In my humble attempt to extend Weitz’s argument, I propose that aesthetics have function: that form and functionality are so intricately intertwined that it is impossible to speak of one independent of the other. While Sullivan’s (and Weitz’s) statements suggest a positive value to both form and function (good form follows good function), my argument relies on the notion that when form exists, so does some kind of function, and vice versa. Whether they exist for good, and what kind of good they exist for, calls for further interrogation.

It is more accurate to describe design as a series of subdisciplines and professions, all with a diverse set of practices, tools, and traditions. Most design fields have a rich history, with ongoing theoretical developments and debates. Most offer and require extensive and specialized training, either institutionalized or through practicum. Some design fields have an extensive academic underpinning and have made valuable multi and cross disciplinary partnerships, while others are squarely grounded in industry practice.

With its close relationship to drawing, design has also been described, more simply, as the plan or sketch for something to be created or constructed at a later date, as well as to “plan out in the mind”(Mirriam-Webster). Jorge Frascara’s definition of design focuses on it as action — the product as a final step of a journey (often called design process):

to invent, to project, to program, to coordinate a long list of human and technical factors, to translate the invisible into the visible, and to communicate.

Paul Rand’s definition highlights a view of design as a discipline in service to the needs of others, a view that has gained much prominence and buy-in over the past twenty years:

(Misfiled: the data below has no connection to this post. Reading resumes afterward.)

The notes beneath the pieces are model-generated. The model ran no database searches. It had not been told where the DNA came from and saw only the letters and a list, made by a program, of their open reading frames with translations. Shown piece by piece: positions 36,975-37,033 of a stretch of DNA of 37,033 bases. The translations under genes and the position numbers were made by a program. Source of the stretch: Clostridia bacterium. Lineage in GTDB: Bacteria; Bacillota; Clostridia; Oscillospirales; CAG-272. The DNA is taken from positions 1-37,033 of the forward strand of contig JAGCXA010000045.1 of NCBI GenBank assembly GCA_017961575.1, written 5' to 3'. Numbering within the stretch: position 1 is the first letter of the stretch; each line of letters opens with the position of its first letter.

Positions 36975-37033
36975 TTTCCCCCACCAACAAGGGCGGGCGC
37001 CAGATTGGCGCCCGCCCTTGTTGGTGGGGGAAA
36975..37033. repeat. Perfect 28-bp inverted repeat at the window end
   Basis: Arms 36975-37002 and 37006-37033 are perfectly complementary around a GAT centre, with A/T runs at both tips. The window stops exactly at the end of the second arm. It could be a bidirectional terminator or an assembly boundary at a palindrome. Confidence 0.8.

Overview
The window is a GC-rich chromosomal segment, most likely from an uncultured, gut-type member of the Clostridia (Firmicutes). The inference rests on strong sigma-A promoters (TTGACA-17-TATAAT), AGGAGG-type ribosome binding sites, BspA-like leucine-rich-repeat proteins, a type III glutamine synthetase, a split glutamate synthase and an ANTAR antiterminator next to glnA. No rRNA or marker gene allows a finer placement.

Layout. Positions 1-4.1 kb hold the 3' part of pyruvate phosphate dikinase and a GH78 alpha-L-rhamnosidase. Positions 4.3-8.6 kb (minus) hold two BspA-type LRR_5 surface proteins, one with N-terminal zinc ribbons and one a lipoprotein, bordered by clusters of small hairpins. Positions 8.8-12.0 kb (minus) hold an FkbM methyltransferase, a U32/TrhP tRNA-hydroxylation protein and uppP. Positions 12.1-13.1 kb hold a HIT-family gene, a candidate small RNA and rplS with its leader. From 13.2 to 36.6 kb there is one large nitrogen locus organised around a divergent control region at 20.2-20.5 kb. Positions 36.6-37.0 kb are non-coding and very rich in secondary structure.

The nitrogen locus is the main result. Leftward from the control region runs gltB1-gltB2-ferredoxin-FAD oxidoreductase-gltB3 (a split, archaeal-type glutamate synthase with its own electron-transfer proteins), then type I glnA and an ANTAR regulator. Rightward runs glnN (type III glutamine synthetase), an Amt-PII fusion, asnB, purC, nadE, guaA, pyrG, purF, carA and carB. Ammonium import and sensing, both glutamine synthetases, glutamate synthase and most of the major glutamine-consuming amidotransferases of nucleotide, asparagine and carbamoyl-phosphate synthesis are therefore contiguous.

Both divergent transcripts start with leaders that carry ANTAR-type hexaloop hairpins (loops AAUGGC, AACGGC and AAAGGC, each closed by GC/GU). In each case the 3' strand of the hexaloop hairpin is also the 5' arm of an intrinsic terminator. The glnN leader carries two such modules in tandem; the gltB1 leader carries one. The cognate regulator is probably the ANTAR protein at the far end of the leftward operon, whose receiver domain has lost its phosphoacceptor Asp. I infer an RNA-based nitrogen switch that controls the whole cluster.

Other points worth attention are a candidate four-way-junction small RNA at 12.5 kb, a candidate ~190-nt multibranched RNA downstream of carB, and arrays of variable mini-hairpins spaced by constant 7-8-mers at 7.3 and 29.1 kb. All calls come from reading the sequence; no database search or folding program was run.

Graphic design — which fulfills aesthetic needs, complies with the laws of form and the exigencies of two-dimensional space; which speaks in semiotics, sans-serifs, and geometrics; which abstracts, transforms, translates, notates, dilates, repeats, mirrors, groups, and regroups — is not good design if it is irrelevant.

Herbert Simon’s definition attempts to encompass all the above-mentioned definitions: to design is to

[devise a] course of action aimed at changing existing situations into preferred ones.

While for Simon design is a science and the pursuit of design a scientific activity, Richard Buchanan roots design in the humanities: a contemporary form of rhetoric. The scientific perspective focuses on the empirical study of the effects of design activities and artefacts on people. The rhetorical perspective sees design products as “vivid arguments about how we should lead our lives”. Thus, design practice and scholarship, according to Buchanan, should act as facilitators who “organize conversations and debates about the values of a community and how those values may be implemented with productive results.” Simon’s position on design stands in contrast to that of Buchanan, together offering a useful snapshot on contemporary design. For Nigel Cross, design is neither science nor humanities, but its own category, with its own, designerly, ways of knowing.

Carl DiSalvo argues that design possesses three characteristics, regardless of whether you support Simon’s, Buchanan’s, or Cross’ views:

  • Design’s practice extends the professions of design, independent of whether that practice is defined as design or enacted by a designer (though it still remains a human activity). An activity becomes design when a deliberate and intentional approach has been taken to the creation of a product or service that shapes the environment.
  • Design’s practice is normative: “design attempts to produce new conditions or the tools by which to understand and act on current conditions”. Thus, design acts have an ethical, moral, and political dimension, whether practicing designers recognize or position it as such.